• Users Online: 117
  • Print this page
  • Email this page
FIELD REPORT
Year : 2018  |  Volume : 16  |  Issue : 3  |  Page : 243-248

The efficacy of memory specificity training in improving symptoms of post-traumatic stress disorder in bereaved Afghan adolescents


1 PhD, Department of Counseling, Shaheed Rabbani Education University, Kabul, Afghanistan
2 PhD, Department of Psychology, University of Isfahan, Isfahan, Iran
3 Medical Research Council Cognition and Brain Sciences Unit, Cambridge, UK
4 Medical Research Council Cognition and Brain Sciences Unit, Cambridge; University of East Anglia, Norwich, UK
5 MA, Alzahra University, Tehran, Iran

Correspondence Address:
Sayed Jafar Ahmadi
Department of Counseling, Shaheed Rabbani Education University, Kabul
Afghanistan
Login to access the Email id

Source of Support: None, Conflict of Interest: None


DOI: 10.4103/INTV.INTV_37_18

Get Permissions

The main objective of this study was to study the effectiveness of memory specificity training (MEST) on the symptoms of post-traumatic stress disorder (PTSD) of bereaved Afghan adolescents. Participants were bereaved Afghan adolescents with PTSD and depressive symptomatology and were randomly assigned into the MEST, trauma-focused cognitive behavioural therapy (TF-CBT) and a control group. In this study, a quasi-experimental design with pretest–post-test and follow-up with experimental and control groups was used. The instruments used were the Impact of Event Scale-Revised, Persian versions of the Mood and Feelings Questionnaire, clinical interview and demographic questionnaire. Post-intervention, the MEST and TF-CBT groups had significantly lower levels of PTSD symptoms compared with the control group. There was no significant difference between the MEST and TF-CBT groups. These effects were maintained at 12 weeks. Post-intervention, the MEST and TF-CBT groups also had significantly lower levels of depression symptoms compared with the control group.The findings of this small pilot study suggest that MEST is a promising intervention for the treatment of PTSD and a larger randomized controlled trial is warranted.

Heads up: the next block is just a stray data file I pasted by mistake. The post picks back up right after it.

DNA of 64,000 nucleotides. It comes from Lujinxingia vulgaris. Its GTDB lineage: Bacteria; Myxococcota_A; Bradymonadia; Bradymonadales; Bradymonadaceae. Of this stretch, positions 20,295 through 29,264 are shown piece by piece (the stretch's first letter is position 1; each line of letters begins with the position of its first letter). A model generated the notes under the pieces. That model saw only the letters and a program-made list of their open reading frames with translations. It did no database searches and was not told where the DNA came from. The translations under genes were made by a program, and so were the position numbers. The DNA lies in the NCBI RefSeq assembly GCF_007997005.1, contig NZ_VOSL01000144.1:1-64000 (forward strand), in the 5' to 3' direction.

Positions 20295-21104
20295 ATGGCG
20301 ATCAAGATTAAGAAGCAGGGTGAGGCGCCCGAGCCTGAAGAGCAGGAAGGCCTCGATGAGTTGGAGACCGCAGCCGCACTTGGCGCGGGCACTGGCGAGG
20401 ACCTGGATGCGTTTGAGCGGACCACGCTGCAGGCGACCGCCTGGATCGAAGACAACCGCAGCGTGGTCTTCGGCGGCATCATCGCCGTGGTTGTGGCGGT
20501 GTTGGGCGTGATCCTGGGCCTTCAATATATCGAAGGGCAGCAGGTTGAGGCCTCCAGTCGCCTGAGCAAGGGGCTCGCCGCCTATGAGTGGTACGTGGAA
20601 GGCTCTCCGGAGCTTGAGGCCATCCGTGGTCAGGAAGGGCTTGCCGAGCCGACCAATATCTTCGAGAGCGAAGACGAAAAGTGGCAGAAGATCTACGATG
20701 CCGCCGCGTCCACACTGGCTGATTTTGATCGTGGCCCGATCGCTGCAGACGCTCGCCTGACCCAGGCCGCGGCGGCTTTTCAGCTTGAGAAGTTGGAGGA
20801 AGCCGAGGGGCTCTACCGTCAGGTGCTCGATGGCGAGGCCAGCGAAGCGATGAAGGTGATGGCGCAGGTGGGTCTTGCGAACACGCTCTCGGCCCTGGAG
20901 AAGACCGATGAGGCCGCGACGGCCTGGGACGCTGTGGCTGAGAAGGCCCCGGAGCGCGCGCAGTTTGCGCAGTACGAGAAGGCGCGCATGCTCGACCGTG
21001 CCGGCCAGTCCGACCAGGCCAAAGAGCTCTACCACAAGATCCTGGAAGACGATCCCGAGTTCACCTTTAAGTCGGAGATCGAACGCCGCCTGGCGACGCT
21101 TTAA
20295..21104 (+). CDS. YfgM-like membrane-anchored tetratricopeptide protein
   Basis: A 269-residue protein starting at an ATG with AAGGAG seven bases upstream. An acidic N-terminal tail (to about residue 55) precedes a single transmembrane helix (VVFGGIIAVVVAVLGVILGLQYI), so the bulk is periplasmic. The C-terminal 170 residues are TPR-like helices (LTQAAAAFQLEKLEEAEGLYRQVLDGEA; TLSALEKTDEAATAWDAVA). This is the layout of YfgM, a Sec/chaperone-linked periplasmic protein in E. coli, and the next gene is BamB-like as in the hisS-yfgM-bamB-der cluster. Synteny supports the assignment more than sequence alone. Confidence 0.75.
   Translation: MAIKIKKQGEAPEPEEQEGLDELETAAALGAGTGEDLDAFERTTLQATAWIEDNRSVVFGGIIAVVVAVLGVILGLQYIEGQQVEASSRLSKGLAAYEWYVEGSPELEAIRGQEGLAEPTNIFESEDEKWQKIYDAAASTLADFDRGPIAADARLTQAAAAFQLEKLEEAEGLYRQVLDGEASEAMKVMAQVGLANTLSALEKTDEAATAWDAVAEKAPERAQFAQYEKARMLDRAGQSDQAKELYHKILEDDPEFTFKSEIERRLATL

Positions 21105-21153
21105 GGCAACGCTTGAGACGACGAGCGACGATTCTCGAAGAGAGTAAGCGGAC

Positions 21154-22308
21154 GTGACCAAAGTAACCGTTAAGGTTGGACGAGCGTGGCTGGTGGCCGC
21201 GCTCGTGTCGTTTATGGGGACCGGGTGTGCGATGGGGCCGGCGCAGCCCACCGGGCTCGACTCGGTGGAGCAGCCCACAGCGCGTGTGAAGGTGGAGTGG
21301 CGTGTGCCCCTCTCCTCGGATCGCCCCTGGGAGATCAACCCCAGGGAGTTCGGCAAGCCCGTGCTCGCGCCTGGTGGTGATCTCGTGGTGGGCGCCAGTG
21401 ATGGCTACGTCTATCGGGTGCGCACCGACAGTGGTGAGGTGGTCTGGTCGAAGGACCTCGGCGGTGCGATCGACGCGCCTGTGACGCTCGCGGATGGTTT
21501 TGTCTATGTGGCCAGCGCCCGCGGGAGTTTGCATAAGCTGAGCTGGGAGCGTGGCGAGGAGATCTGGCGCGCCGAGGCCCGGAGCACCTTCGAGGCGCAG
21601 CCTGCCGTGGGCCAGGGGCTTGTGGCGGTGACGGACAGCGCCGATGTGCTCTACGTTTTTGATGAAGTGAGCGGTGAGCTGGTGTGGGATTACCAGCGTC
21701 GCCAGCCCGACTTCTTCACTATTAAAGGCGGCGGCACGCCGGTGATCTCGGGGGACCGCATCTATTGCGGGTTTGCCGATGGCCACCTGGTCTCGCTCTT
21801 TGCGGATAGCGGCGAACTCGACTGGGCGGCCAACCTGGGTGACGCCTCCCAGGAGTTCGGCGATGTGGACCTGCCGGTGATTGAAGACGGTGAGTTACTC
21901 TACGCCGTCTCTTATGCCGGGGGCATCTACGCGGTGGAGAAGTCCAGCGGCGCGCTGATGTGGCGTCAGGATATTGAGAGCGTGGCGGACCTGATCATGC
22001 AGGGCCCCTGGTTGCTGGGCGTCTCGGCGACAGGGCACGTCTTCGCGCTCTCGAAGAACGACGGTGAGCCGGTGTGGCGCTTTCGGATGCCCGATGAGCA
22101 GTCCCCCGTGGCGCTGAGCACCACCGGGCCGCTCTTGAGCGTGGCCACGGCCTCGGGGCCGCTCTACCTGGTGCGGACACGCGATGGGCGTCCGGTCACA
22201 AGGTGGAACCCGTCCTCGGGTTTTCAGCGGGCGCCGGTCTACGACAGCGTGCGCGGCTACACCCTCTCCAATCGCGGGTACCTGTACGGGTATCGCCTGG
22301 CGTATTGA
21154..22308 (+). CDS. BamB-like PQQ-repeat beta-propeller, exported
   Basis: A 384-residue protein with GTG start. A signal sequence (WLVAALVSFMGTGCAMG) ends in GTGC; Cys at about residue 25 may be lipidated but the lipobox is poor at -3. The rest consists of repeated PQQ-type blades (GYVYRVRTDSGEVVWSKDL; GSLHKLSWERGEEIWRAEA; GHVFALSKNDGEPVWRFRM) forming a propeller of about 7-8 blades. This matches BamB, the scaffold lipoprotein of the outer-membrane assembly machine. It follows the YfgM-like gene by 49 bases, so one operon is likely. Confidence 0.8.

[FULL TEXT] [PDF]*
Print this article     Email this article
 Next article
 Previous article
 Table of Contents

 Similar in PUBMED
   Search Pubmed for
   Search in Google Scholar for
 Related articles
 Citation Manager
 Access Statistics
 Reader Comments
 Email Alert *
 Add to My List *
 * Requires registration (Free)
 

 Article Access Statistics
    Viewed63    
    Printed1    
    Emailed0    
    PDF Downloaded23    
    Comments [Add]    

Recommend this journal